The dining room table displayed several plates of fruit cake (which was very moist and tasty, by the way) and, what I considered to be the star of the food table, wonderful coconut macaroons, nice, soft, and chewy – just the way macaroons are supposed to be! 

Fanningbank Fare

Aren’t these coconut macaroons resplendent in their holiday colors!

 

Coconut Macaroons at Fanningbank Levée

 

From Fanningbank, we made our way up Kent Street to City Hall where Mayor Clifford Lee and the city councillors were receiving Levée-goers.  Our City’s leaders looked fine, each sporting a red rose on his lapel. 

Mayor Lee and City Councillors at City Hall’s 2013 Levée

Treats at City Hall included crackers and cheese along with cookies including gingerbread men.  Beverages consisted of a choice of white wine, fruit punch, tea, or Starbuck’s coffee. 

City Hall Levée Fare

PEI harpist, Jill Harris, provided wonderful background music for the event.

Harpist Jill Harris at Charlottetown City Hall Levée 2013

 

Leaving City Hall, we travelled down to Haviland Street to the Haviland Club.  I had never been in this historic building before and found its interior design quite intriguing.  Refreshments consisted of cheese, crackers, and cold cuts along with a vegetable and dip platter and the bar was open at the Club today as well.

Haviland Club Levée

 

Our next stop took us to the HMCS Queen Charlotte on Water Street Parkway.  I had heard that they served great seafood chowder at their Levée and, as those of you who are regular followers of my blog and twitter will know, this foodie has a thing for seafood chowder!  This version was really good served with a choice of white or whole wheat roll.  Their signature beverage was Moose Milk.  Yes, that’s right, Moose Milk – not quite sure on the exact ingredients but it is a concoction of rum or whiskey (not sure which), milk or eggnog, ice cream, and spices and …..  I didn’t get to try it because I was driving but I heard it was really good!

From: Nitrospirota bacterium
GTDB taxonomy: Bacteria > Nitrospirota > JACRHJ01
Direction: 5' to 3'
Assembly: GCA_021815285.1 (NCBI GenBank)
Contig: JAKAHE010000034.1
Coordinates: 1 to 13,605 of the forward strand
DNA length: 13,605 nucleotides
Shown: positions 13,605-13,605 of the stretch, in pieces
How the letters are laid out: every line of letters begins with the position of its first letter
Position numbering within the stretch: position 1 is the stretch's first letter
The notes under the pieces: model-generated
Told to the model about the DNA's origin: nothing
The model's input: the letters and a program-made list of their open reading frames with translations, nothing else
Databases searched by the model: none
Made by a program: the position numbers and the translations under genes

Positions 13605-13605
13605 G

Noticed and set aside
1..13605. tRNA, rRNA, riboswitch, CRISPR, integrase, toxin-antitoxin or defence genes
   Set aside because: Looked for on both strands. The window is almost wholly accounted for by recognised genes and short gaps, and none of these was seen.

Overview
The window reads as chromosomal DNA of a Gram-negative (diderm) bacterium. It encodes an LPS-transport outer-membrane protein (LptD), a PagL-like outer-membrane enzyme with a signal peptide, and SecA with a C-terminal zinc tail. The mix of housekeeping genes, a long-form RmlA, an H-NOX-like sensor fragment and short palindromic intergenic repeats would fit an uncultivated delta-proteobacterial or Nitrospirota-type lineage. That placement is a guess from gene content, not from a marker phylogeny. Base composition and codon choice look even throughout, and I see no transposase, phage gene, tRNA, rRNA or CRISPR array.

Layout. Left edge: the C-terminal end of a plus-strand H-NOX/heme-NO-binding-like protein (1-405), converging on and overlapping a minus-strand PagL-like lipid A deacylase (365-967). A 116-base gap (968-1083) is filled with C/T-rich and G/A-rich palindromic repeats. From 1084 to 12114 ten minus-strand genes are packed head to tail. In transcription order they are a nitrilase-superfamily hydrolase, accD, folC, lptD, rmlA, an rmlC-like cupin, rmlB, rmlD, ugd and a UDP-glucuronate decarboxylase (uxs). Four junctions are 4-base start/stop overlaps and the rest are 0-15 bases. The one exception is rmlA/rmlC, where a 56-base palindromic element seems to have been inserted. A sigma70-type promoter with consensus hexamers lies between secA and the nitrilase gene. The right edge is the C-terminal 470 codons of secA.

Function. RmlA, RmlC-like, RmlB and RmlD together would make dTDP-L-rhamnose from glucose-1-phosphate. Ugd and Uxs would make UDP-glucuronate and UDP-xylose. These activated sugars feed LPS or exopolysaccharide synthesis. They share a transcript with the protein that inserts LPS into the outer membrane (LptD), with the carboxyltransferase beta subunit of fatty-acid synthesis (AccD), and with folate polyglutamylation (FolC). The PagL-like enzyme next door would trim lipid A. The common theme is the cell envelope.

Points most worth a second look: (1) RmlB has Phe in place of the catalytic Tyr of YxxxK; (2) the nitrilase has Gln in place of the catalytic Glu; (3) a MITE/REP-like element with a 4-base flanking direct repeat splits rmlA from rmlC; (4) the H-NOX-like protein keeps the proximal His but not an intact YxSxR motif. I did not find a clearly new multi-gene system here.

Moose Milk and Seafood Chowder at HMCS Queen Charlotte Levée

 

Next on the agenda was the Prince Edward Island Regiment on Haviland Street.  These two lads stood at attention as levée-goers made their way inside and I’m sure these two fellas must have been frozen. 

Members of the Prince Edward Island Regiment Stand Guard at Entrance to the Regiment’s 2013 Levée

The PEI Regiment band was entertaining inside.  The Regiment served chowder as well and had the packages of crackers laid out in the shape of 2013.  Having just had chowder up the street, I had to pass this one by but it sure looked good, too.

 

Prince Edward Island Regiment Levée

 

After a busy morning of five levées, we took a mini break and then attended Premier Robert Ghiz‘ levée held from 3:00pm – 5:00pm at the Confederation Centre of the Arts in the city center where the Premier and his wife, Kate, along with their two wee daughters greeted Islanders.

There was a huge line-up for this levée but we arrived about 20 minutes before it began and were easily able to get inside the lobby from the cold while we waited.  Each attendee was photographed with the Premier and his wife (last year, the photographs arrived in the mail 2-3 weeks into January). 

Premier’s 2013 Levée

The reception was held inside Memorial Hall where there were trays of fruit, cheeses, and crudités and waiters circulated with trays of bacon-wrapped scallops.  

Levée Fare at the PEI Premier’s 2013 New Year’s Day Levée

My favorite was the same as last year, a whipped garlic potato piped into small dishes and then topped with  bacon bits, sundried tomatoes and chives, and/or sour cream.  Simply divine! 

Whipped Garlic Potato with Toppings

 

Fruit punch, wine, tea, and coffee were also available. 


Fruit Punch

 

A pianist provided background music.

 

Musical Entertainment at Premier’s Levée

 

I hope you have enjoyed this mini-tour of just a few of the New Year’s Day levées held on our beautiful Island on this cool winter day. 

Best wishes to you and yours for good health, happiness, and prosperity in 2013.

Barbara